Research from global information and insights provider TransUnion tracking the financial impact of the ongoing COVID-19 pandemic showed consumer optimism improving as the second national lockdown came to an end. Four in 10 (42%) UK households are now somewhat optimistic about their financial future, up from 34% a month earlier.
The number of households reporting a negative financial impact also shows slight improvement from a month ago but stands at 50%, highlighting the split between those hard hit and those who have been able to weather the pandemic, in some cases with little financial impact.
For those that are struggling, mostly due to reduced working hours or job losses, the ability to pay bills remains a significant worry, with nearly two thirds (65%) expressing concern. Credit card bills are the most commonly cited (39%), closely followed by utilities (38%) and rent payments (29%). The average expected shortfall is £585.
Yet, at the other end of the spectrum, almost a quarter of UK households (24%) report that they are now financially better off than anticipated at the beginning of 2020, whilst a further 37% are finishing the year in the financial position they had anticipated.
Satrajit “Satty” Saha, CEO of TransUnion in the UK said: “Our Financial Hardship Study has tracked the impact of the pandemic on consumer finances since March and as we come to the end of 2020 the figures indicate a mixed picture. Those who expect to be unable to pay their bills envisage this happening in the next six to seven weeks, at the end of January, so businesses should be preparing for this and tailoring plans to help customers that are in difficulty. I’m heartened to see that the number of companies reaching out to explain payment options has almost doubled since our study began in March, now 41% versus 22%.
“However, six out of 10 (61%) households are where they expected to be, or better off in many cases, with the radical lifestyle changes we’ve faced this year bringing cost savings on thigs like petrol, holidays, sports and socialising. This divide may be something that widens further in the months ahead, when government support schemes come to end.
“One thing that can affect everyone however, whether financially impacted or not, is fraud and our latest research shows that three out of 10 UK consumers have been targeted in a digital fraud attempt related to COVID-19, up from 22% in March. Consumers need to take extra precautions, particularly as we approach the holidays, with online shopping and delivery services ripe targets for fraudsters, whilst businesses need to be doing all they can to both educate and protect their customers.”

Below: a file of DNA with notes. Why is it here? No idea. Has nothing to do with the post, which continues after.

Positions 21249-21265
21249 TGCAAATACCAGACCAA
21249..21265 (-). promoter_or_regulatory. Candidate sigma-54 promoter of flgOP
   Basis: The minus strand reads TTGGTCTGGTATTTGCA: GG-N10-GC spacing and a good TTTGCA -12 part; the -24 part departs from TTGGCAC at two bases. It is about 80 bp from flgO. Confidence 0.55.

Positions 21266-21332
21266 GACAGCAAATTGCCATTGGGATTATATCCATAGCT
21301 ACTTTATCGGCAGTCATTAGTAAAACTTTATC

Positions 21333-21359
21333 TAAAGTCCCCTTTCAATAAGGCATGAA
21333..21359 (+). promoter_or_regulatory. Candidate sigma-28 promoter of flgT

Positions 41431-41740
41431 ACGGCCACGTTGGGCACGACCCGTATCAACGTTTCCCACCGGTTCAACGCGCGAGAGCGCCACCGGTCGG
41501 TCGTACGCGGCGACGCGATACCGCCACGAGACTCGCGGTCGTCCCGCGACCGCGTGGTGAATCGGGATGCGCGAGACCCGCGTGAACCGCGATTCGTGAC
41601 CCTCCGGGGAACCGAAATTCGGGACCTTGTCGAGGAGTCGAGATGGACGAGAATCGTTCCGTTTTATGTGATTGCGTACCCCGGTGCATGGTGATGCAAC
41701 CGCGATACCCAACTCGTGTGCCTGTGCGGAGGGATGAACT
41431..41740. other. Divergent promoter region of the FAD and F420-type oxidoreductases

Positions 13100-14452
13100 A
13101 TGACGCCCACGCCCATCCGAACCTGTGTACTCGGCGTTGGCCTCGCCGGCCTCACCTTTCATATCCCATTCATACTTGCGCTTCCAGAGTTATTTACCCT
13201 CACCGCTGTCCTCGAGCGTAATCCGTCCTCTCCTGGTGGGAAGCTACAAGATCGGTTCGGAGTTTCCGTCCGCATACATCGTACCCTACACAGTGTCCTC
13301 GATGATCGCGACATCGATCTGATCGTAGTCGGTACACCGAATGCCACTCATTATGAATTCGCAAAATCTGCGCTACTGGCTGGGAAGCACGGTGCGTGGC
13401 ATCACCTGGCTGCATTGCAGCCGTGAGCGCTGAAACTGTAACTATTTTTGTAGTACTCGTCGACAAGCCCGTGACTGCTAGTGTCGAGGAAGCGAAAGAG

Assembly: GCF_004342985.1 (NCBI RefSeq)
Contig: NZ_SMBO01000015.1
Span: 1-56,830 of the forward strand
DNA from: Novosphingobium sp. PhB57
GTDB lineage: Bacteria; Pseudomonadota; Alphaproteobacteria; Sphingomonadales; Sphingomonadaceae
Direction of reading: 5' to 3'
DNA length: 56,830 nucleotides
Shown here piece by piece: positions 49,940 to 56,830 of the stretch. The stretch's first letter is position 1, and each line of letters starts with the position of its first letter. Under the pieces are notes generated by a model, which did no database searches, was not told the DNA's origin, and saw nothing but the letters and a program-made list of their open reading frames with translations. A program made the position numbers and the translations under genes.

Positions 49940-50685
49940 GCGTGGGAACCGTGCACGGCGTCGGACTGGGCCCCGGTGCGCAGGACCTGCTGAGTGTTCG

Brendan le Grange, director of research at TransUnion in the UK adds: “The rate of fraud attempts is highest among Gen Z (42%) and Millennials (36%) with current levels overall back at the highest we’ve seen. Phishing remains by far the most common type of fraud at 38%, followed by shipping fraud – one to be wary of this time of year, at 17%. The younger generations have been the hardest hit by the pandemic, in many ways. Gen Z feel the greatest financial impact, at six out of 10 (61%) and we see this impact steadily decline as the generations age. Yet, despite this, it’s the younger consumers that are showing the most optimism in terms of the future. More than half of Gen Z (57%) and 46% of Millennials are at least somewhat optimistic, compared to just 37% of Gen X and a third (34%) of Baby Boomers.
“Whilst there are still challenges ahead, with Christmas spending possibly heightening financial worries for some, our study shows that almost a third (32%) of impacted consumers still plan on using savings to help pay their bills and loans. Although there are longer-term implications regarding the savings that consumers have dipped into this year, it’s positive to see that these are still providing a cushion for many. A similar number (31%) are planning to negotiate partial payments with their lenders and nearly half (47%) of impacted customers have already reached out to their finance provider to discuss this.”